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  • How the hunger strike could bring Palestinian prisoners back to the fore

    The fixation on Barghouti's op-ed bio distracts from the strike's impact on Palestinians, which is as much about restoring political direction as it is about attaining prisoners’ rights. In 2015, the UN Office on Drugs and Crime (UNODC) created the “Standard Minimum Rules for the Treatment of Prisoners.” Nicknamed after the renowned South African leader who spent 27 years behind bars, the “Nelson Mandela Rules” form an international blueprint for the basic rights of all prisoners regardless of the charges against them, including telephone calls, medical examinations and educational programs, among many others. [tmwinpost] The demands of the 1,200 Palestinian prisoners who…

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  • A law banning torture in Israel? Don’t hold your breath

    An anti-torture law currently being drafted by the Justice Ministry is not enough to fix an entire legal system that allows the practice to be used against an occupied population. During its review session at the UN Committee Against Torture in Geneva on Wednesday, Israel’s representatives informed the committee that the Justice Ministry is drafting a bill that, for the first time, would explicitly enshrine torture as a crime under Israeli law. This appears to be a very positive development in a years-long battle to end Israel’s use of torture, championed by torture victims, human rights groups, and UN bodies.…

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  • Israel bans Palestinian prisoners from bringing in books

    The ban is a response to smuggling attempts using hollowed-out books, prison officials say. No such sweeping punishments are imposed on Israeli prisoners, attorney says. The Israel Prison Service (IPS) has been changing its policy about what it allows Palestinian security prisoners to receive inside its prisons, and has now banned them from bringing in books, +972 has learned. The book ban was imposed “after attempts to smuggle cellular phones inside books,” an IPS spokesperson told +972’s Hebrew sister site Local Call on Tuesday, adding that the ban is indefinite for the time being. [tmwinpost] The book ban affects only…

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  • Israel isn't denying that it uses torture, it's justifying it

    Responding to a right-wing campaign accusing it of torturing ‘Jewish terrorism’ suspects, Israel’s domestic intelligence agency basically admits doing so, and insists it is acting within the law. Last week’s episode of "This American Life" was called The Poetry of Propaganda. The Chicago-based radio program discussed how official government messaging often contains different meanings for different audiences. “In some ways, propaganda is like poetry,” New York Times reporter Damien Cave explained at the start of the show. “You need to know how to read it.” Some people only see it on one level, while lots of other people see it on…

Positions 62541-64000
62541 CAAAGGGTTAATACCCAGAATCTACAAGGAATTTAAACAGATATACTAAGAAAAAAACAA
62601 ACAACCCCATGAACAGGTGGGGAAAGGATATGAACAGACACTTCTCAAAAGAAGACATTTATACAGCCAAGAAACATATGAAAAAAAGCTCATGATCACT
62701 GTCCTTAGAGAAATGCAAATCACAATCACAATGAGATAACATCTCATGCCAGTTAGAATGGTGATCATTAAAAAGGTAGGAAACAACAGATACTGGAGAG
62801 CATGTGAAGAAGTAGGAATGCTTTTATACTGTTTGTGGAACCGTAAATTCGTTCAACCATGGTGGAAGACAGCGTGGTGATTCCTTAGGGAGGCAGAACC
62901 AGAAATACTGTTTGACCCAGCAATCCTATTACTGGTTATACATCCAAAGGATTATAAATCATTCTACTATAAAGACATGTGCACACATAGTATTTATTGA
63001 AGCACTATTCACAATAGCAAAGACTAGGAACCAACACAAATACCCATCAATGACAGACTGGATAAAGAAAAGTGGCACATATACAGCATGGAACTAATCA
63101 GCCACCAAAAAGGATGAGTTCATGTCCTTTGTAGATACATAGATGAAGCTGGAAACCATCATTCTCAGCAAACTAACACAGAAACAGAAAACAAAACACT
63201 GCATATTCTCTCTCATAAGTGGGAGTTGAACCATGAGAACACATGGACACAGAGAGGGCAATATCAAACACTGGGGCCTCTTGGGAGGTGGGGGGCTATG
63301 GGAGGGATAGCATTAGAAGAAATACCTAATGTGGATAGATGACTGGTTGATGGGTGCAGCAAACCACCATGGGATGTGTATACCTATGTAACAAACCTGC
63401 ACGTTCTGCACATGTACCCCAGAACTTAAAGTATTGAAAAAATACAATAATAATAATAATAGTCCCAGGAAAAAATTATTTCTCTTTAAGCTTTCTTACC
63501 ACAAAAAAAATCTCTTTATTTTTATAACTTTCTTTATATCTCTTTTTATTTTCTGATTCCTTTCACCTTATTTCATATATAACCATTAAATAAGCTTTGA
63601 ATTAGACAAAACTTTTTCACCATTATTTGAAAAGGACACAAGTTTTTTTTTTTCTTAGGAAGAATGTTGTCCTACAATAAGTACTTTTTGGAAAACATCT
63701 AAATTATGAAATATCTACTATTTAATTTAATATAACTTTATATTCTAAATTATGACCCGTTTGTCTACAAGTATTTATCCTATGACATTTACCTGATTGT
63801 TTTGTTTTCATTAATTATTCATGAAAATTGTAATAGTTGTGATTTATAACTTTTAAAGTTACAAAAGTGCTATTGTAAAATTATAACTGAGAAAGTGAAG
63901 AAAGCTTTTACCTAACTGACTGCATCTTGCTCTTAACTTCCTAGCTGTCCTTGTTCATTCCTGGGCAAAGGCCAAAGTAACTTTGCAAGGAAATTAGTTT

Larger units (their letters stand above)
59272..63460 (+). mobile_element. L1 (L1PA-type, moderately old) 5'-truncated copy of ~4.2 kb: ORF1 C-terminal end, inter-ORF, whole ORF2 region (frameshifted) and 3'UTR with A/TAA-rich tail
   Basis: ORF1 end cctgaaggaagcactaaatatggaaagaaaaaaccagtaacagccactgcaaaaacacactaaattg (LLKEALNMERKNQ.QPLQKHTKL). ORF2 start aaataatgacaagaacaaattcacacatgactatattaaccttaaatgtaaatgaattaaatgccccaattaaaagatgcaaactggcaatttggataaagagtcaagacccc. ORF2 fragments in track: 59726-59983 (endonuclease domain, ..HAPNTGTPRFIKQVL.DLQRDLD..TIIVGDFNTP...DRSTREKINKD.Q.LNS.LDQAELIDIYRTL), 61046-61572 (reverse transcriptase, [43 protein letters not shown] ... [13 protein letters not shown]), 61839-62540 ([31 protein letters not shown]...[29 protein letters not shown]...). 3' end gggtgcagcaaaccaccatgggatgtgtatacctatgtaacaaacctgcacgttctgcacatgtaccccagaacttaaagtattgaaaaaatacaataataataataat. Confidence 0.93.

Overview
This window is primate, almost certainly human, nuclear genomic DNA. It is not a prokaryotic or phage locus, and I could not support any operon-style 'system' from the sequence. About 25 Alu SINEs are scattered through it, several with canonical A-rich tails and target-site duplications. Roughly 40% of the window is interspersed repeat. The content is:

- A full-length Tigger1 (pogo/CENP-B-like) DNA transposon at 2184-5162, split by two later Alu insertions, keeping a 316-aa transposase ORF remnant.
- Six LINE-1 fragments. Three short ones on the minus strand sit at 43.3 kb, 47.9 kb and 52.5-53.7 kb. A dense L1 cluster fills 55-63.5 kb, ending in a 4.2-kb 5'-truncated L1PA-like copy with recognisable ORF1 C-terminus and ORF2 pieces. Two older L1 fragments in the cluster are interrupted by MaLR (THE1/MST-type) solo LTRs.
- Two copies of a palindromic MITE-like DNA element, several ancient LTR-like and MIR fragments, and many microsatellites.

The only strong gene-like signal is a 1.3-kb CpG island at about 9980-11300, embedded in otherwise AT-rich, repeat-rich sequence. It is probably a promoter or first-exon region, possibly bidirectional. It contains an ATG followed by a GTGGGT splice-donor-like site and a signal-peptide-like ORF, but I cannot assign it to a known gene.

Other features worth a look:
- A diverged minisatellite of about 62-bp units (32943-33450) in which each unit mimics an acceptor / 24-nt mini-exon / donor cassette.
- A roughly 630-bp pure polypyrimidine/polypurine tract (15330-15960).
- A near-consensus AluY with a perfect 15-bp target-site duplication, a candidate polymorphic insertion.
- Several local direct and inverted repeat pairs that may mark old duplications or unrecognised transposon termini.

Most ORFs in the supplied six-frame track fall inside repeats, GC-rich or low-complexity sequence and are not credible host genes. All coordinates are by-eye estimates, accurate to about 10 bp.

• Number of Palestinian minors in Israeli prisons doubles

    There are so many new Palestinian minors being sent to Israeli prisons that authorities had to open a new wing to house them. Rights groups report numerous cases of mistreatment, and that the children are moved outside of the West Bank in violation of international law. By Noam Rotem Israeli authorities have arrested hundreds of Palestinian minors since the latest uprising began in the start of October. They have been sent to four different facilitates run by the Israel Prison Service (IPS) on both sides of the Green Line. [tmwinpost] When the pace of arrests picked up, the IPS decide…

  • Archaic gag order lifted: Two Israeli civilians being held in Gaza

    This is the third time in five years — that we can discuss — in which Israeli authorities have tried to use comprehensive gag orders to stop the publication of stories of public interest. This also is the third time that the Internet has made a mockery of such efforts to control information. A 28-year-old Israeli man, Avraham 'Avera' Mengistu, crossed into the Gaza Strip in October 2014 and never returned. +972 and the Israeli media has been unable to tell you anything about Mengistu until today, when a nine-month comprehensive gag order was lifted on the entire affair as…